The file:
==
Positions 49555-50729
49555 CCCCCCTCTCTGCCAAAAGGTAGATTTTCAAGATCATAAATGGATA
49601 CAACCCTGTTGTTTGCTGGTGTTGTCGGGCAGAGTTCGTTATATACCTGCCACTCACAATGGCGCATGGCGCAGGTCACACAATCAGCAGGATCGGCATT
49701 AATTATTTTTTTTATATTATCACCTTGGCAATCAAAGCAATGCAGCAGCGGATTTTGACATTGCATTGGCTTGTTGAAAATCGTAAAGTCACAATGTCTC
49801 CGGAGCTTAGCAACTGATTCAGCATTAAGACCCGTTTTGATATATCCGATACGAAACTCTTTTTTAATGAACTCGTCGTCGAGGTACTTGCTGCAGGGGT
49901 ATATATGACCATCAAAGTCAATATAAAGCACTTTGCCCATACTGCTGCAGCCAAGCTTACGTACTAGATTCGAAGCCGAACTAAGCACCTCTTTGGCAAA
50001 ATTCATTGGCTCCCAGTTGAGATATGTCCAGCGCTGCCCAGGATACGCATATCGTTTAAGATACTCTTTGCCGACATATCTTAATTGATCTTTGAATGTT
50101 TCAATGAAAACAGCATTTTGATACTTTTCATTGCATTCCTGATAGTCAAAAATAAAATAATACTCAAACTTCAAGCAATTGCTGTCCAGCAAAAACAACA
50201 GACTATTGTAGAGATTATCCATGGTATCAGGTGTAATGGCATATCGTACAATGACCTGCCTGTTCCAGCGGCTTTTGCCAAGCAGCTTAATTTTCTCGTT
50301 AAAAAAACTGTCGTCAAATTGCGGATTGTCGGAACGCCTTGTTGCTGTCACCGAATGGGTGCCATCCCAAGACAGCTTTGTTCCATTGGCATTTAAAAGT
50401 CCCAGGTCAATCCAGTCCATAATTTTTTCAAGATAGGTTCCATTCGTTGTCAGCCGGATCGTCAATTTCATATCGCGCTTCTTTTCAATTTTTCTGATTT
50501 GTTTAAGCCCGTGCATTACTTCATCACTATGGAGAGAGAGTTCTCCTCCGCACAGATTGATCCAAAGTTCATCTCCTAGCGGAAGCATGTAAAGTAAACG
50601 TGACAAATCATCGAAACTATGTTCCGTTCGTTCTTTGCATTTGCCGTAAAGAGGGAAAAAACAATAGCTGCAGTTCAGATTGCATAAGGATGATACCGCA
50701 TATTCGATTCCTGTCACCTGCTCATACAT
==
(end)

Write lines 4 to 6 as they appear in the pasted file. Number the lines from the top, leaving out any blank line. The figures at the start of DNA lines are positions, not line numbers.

49701 AATTATTTTTTTTATATTATCACCTTGGCAATCAAAGCAATGCAGCAGCGGATTTTGACATTGCATTGGCTTGTTGAAAATCGTAAAGTCACAATGTCTC
49801 CGGAGCTTAGCAACTGATTCAGCATTAAGACCCGTTTTGATATATCCGATACGAAACTCTTTTTTAATGAACTCGTCGTCGAGGTACTTGCTGCAGGGGT
49901 ATATATGACCATCAAAGTCAATATAAAGCACTTTGCCCATACTGCTGCAGCCAAGCTTACGTACTAGATTCGAAGCCGAACTAAGCACCTCTTTGGCAAA